Time is running out on Windows 7

If you’re still on Windows 7, it’s probably time to make plans to move on

Windows 7 end of life
Eric Olmsted
ERIC OLMSTED On Line Support

Windows 7 was one of Microsoft’s best-loved computer operating systems. And although Microsoft has been notifying users of the impending demise of Windows 7 for almost four years, the latest figures from Netmarketshare show nearly 36% of PC owners are still hanging on to Windows 7. With the January 14, 2020, end of life looming near, if you’re one of the users still on Windows 7, it’s time to make plans to move on.

Windows 7 will continue to work after the end of life date, but it’s risky to do so. Microsoft will no longer issue bug-fixes, security patches or new functionality, making your computer significantly more susceptible to malware attacks. And, if a large number of people continue to use Windows 7 after the end of life date, it becomes a big incentive to malicious hackers to target Windows 7.

So, what are your options? You can pay a premium to Microsoft for continued support on Microsoft 7 through 2023, but at $75 per device per year to start and doubling every year, it may end up costing you a pretty penny.

Your best bet is to update your operating system to Windows 10 now. There’s another consideration as you plan for your migration to Windows 10. Microsoft has done an admirable job of making Windows 10 able to run on older hardware, but it still may struggle on much older machines. You may find the need to update some of your hardware for optimal performance. All the more reason to begin your planning well in advance of the January 2020 date.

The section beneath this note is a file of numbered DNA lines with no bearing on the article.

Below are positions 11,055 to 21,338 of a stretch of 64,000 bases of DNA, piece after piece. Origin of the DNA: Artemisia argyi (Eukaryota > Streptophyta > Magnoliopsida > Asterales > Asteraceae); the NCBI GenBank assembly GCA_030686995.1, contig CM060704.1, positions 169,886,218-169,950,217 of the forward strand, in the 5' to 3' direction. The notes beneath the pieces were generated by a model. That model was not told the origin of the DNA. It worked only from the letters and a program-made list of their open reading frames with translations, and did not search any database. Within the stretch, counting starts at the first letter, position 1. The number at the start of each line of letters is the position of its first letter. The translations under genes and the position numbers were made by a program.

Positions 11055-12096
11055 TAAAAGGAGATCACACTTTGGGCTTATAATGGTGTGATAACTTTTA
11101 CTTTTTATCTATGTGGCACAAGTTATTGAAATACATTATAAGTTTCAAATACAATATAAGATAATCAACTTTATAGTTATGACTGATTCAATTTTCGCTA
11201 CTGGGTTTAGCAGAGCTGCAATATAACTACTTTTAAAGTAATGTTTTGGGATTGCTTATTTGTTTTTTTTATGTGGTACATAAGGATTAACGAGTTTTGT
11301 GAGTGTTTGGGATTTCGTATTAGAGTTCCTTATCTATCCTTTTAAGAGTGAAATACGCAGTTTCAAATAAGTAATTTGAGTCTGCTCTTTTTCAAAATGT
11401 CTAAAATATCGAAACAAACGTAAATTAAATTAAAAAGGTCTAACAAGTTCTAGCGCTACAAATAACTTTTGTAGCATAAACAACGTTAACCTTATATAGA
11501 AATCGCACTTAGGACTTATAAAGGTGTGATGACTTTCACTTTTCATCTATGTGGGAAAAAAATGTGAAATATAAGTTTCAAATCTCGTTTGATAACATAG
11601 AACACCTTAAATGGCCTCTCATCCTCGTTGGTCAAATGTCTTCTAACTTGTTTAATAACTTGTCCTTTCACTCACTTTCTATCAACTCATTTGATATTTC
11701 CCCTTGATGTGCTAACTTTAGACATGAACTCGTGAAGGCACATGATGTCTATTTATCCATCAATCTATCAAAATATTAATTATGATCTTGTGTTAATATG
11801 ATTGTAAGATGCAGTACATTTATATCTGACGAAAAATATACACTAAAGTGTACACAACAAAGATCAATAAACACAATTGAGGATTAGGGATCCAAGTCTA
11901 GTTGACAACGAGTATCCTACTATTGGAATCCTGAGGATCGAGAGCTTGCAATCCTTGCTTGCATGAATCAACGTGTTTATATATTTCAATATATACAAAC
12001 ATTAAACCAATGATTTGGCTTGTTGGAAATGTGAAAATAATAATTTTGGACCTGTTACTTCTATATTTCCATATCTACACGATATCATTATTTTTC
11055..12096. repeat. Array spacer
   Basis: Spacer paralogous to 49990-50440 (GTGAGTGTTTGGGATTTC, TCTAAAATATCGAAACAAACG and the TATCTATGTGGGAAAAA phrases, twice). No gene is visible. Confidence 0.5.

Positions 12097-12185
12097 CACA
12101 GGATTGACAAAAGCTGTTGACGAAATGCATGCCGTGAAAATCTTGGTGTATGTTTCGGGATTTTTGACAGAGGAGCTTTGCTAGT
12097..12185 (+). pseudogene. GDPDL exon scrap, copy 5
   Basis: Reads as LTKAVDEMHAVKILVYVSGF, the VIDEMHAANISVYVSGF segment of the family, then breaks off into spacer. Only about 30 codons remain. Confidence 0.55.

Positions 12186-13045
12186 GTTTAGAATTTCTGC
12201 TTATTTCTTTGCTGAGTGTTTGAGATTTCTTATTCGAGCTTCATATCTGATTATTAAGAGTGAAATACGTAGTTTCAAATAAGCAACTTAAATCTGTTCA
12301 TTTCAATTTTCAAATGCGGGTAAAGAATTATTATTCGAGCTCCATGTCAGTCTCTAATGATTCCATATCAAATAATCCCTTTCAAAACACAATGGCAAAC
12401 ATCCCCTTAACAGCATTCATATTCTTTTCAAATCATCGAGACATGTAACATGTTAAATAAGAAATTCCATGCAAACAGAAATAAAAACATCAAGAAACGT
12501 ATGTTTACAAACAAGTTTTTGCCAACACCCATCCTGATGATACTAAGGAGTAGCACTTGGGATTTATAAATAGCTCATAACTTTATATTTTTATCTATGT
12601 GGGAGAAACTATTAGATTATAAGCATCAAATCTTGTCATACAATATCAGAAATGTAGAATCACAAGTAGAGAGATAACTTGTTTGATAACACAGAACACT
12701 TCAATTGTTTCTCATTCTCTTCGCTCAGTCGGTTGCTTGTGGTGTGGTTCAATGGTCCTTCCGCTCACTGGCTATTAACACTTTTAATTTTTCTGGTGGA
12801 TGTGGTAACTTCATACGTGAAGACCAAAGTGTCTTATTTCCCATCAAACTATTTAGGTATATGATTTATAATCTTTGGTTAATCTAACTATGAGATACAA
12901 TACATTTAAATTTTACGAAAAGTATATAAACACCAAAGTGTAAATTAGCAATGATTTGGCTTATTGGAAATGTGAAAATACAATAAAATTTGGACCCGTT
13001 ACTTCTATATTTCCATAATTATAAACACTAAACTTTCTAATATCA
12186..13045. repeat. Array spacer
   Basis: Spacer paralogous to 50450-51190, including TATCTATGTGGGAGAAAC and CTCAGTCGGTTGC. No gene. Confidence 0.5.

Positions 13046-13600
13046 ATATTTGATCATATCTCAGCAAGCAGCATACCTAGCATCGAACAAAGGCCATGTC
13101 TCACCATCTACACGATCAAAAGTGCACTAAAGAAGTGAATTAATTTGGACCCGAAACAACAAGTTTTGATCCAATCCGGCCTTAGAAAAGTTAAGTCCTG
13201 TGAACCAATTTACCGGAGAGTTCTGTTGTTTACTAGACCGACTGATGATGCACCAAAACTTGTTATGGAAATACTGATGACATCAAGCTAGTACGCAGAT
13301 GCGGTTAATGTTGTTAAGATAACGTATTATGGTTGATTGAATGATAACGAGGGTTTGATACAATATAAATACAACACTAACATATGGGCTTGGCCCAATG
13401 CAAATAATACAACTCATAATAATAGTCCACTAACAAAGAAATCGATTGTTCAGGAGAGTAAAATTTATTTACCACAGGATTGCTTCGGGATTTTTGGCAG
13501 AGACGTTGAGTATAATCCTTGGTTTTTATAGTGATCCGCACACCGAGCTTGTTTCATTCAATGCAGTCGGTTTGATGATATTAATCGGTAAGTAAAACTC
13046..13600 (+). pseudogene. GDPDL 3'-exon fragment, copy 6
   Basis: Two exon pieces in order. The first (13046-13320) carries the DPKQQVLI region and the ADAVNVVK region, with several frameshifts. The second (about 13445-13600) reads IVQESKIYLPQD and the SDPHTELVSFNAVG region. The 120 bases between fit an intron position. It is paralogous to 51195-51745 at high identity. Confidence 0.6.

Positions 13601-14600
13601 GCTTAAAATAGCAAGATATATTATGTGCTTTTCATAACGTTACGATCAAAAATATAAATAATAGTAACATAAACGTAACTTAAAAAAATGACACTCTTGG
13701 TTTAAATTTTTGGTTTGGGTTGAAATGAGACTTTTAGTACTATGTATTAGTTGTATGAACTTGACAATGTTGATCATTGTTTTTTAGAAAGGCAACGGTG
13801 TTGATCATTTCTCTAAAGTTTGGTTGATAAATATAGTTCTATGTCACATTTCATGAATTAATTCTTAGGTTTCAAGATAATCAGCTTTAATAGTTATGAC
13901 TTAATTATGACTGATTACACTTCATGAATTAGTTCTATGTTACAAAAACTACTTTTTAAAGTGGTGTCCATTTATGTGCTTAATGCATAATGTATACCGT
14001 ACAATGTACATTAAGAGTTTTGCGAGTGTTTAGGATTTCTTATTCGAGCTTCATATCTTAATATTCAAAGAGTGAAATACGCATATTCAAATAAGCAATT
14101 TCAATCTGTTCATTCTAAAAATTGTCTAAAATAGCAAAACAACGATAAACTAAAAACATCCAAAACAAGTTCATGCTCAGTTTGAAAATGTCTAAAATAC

Microsoft is also sunsetting the popular Windows Server 2008 R2 and Small Business Server 2011 at the end of this year. And just like Windows 7, continuing to use the expiring servers after its end of life date is extremely risky. Once patches and security updates end for the product, it’s virtually impossible to prevent attacks from hackers if the product contains vulnerabilities that aren’t being fixed.

And one more bit of advice. Before you begin upgrading your systems, you should make sure your documents are safely backed up. If you’re upgrading to Windows 7 from Windows 10 on the same machine, the transfer of files is automatic, but it’s best to back up, just in case something goes wrong.

Eric Olmsted is president of On Line Support, headquartered in Vancouver. On Line Support provides technology consulting and management services for small to medium businesses in the Pacific Northwest. Olmsted can be contacted at eric@on-line-support.com.

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